Gabe Hudson’s book of fiction, Dear Mr. President, was recently published by Knopf.

Deborah Treisman is the Fiction Editor at The New Yorker.

Read Part One.

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Q: Have you sent a copy of the book to its addressee?

Hudson: Yes. We sent one of the first copies to the President at the White House.

Q: Have you received a response?

Hudson: Yeah, I got a letter back from President Bush. It came to my studio. I couldn’t believe it.

Q: What were you thinking when you saw it?

Hudson: At first I thought it was a joke. But, one thing I can say for sure, when you have a letter from the President you know you have a letter from the President. The stationery alone is intimidating. It’s a weirdly terrifying letter to have in your hands.

Q: Are you telling the truth about this? I have to say, you haven’t always been completely honest with the reading public.

Hudson: It’s true, I have done some strange stuff in the past, but I will say on my behalf, there was always a point to that stuff. I was always trying to make people think about something. This one is true, though, and I honestly wish it wasn’t. It’s all kind of eerie. I mean, we have a website for the book, and the government’s been tracking it. There’s a device on the website that tells us who’s been coming to it. We even had a FBI agent lurking around at my recent readings. Also, other little things have been happening. Like the website keeps crashing for no good reason. And each time, my friend, who does everything with the site and who’s really good at this stuff, has had to work many, many hours before he could get the site back up. He says whoever is causing this has pretty major skills.

Q: So what did the President say in the letter?

Hudson: Well, he said that my book was “unpatriotic” and “ridiculous.”

Q: Anything else?

Hudson: He said that my book was “just plain bad writing.”

Q: How did that make you feel?

Hudson: It hurt. A lot. I mean I worked really hard on this book, and took a lot of risks along the way to make it happen. And I’ll admit I got a little scared. But then eventually I got indignant. I mean, it’s hard enough being a fiction writer in the world. And there are issues of freedom of speech at stake here, especially regarding what’s patriotic and what’s not. Like I said, in my opinion, to voice one’s opinion and to question the status quo, that’s what I call patriotic. So the last thing I need is the President coming down hard on my book.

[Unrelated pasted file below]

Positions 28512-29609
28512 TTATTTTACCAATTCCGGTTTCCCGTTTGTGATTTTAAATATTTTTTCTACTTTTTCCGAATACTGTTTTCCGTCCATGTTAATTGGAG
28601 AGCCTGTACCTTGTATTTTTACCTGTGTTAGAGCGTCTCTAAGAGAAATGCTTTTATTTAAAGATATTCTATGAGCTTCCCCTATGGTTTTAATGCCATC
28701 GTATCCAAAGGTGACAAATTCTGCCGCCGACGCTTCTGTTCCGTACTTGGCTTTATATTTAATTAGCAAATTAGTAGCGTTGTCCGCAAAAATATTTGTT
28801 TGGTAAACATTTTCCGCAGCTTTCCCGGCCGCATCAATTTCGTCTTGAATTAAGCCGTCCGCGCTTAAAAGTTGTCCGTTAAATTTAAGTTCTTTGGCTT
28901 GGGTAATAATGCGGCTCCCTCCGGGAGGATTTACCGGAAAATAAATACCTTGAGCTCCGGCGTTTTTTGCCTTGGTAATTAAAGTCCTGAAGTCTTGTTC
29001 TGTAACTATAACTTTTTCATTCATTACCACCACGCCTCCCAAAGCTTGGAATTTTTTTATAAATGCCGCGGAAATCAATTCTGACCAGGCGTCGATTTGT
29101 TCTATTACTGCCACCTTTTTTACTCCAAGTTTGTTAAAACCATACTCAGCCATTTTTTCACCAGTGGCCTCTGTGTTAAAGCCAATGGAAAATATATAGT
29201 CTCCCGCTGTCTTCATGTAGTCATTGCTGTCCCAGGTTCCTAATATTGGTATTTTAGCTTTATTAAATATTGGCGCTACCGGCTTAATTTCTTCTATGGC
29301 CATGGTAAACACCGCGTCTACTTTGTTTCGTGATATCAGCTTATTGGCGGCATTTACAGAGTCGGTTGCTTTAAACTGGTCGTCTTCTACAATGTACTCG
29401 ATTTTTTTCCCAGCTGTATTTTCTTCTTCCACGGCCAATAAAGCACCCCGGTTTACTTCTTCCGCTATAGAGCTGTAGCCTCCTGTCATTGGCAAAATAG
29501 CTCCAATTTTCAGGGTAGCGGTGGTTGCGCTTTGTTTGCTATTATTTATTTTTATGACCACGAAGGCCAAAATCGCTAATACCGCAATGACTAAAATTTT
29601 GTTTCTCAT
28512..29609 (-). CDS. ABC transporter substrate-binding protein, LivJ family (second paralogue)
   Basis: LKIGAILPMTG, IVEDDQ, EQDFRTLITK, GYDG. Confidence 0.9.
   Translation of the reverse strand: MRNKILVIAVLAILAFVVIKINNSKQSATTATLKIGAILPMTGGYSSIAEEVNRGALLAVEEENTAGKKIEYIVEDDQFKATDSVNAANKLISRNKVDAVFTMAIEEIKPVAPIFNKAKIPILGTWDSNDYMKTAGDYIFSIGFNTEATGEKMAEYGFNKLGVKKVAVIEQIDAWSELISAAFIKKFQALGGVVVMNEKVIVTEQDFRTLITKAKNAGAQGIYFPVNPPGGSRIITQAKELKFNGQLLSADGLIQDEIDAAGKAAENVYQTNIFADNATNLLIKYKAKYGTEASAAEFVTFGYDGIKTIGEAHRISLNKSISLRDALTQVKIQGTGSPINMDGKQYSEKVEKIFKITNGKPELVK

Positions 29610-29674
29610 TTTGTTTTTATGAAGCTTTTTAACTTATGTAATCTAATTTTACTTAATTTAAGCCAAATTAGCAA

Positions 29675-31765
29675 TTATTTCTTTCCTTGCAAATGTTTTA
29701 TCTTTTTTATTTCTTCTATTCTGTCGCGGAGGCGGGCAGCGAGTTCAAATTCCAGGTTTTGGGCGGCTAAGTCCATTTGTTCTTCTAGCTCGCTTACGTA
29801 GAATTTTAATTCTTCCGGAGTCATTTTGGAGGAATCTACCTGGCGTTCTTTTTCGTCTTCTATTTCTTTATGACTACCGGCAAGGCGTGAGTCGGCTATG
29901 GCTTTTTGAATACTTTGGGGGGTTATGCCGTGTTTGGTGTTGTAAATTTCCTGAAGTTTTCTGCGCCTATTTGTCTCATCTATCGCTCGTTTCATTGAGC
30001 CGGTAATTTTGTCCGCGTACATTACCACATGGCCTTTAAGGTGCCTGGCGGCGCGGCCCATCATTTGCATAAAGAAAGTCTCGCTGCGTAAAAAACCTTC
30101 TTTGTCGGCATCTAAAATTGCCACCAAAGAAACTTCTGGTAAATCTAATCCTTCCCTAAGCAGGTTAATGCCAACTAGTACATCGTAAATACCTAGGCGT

Q: Where’s the letter now?

Hudson: There are several publications that are eager to publish it, but we’re still looking for the right one. In the meantime, we’ve locked it away in a very secure place. I’ll be reading excerpts from the letter at the Washington stop on my tour.

Q: Is Bush coming to that reading?

Hudson: I sent him an invite, so we’ll see.

Q: You mentioned something about a contest you’re holding.

Hudson: Yeah. It’s called the “Dear Mr. President Contest” and it’s at The premise is simple: we’re asking people to write letters into the President, using this function we’ve set up on the site. The letters automatically get cc’d to me. In the last weeks we’ve suddenly been getting lots of letters. I think the kind people at McSweeney’s are going to post these letters on this site somewhere, under the link: Dear Mr. President Letters, or something like that. Each Tuesday I’ll pick the best letter sent to the President and post it on the site, and the winner will receive a signed copy of my book, as well as a copy of the letter the President sent me. But this isn’t necessarily about winning anything. I encourage you all to write to the President, because he works for you. People need to be heard, and when you send in your letter make sure to sign your name with your occupation underneath. Tell the President whatever you want, it doesn’t need to be a political diatribe. It doesn’t need to be about war either, though war is a very, very good subject. Mix it up. Tell the President about your kids. Tell him what food you like to eat and why. About your boyfriend or girlfriend or whatever. Tell him about your pets. Have your pet write a letter to the President. Have your pet nominate you for President. Citizens need to be heard, and as we all know, the word is still the most powerful tool there is. The only rule is that you can’t mention my book in the letter. This is not supposed to be about me, it’s supposed to be about the person writing the letter.

Q: It must be a lot of work to read all the letters.

Hudson: Boy, it is a lot of work. There are so many letters. I was wondering, will you help me with this?

Q: Would I be paid?

Hudson: I could give you some kind of medal. Would you accept a medal as payment?

Q: I’ll think about it. Before we go, any thoughts as to who our next President should be?

Hudson: Oh, that’s easy. My Mom. You wouldn’t believe how much my Mom cares about people. She’s always helping people, in some way or another. She can be a little overbearing at times, but that’s only because she cares so much. I’d like to see my Mother as President. I mean, just imagine what that’d be like, to have a President that actually cares about people. That would be something, wouldn’t it?